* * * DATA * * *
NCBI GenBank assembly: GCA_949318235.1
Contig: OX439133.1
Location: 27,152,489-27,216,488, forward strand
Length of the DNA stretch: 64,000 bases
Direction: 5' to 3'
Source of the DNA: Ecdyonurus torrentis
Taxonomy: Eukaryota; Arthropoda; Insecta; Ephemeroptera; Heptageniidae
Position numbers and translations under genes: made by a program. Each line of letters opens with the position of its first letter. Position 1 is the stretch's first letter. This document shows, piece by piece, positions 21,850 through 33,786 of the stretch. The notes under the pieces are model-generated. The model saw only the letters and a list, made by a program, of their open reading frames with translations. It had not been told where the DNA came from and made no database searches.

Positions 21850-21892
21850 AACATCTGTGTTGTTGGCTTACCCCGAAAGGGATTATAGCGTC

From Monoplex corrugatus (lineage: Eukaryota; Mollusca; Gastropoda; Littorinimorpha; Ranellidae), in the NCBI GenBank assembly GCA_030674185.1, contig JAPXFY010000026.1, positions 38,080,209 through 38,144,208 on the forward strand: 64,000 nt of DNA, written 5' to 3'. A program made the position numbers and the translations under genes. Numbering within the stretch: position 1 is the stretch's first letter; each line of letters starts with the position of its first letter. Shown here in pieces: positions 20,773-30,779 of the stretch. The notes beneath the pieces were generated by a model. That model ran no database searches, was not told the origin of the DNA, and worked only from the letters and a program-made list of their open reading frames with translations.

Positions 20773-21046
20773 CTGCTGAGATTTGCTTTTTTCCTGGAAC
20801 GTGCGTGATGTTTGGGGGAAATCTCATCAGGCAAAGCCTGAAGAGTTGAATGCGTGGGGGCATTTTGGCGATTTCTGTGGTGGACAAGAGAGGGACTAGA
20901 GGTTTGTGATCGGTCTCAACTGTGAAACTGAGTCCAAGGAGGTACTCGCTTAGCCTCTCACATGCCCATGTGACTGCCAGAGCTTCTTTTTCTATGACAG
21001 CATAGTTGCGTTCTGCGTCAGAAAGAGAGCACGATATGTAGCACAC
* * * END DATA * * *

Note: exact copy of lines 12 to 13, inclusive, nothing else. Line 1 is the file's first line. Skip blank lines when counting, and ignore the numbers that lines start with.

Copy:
Positions 20773-21046
20773 CTGCTGAGATTTGCTTTTTTCCTGGAAC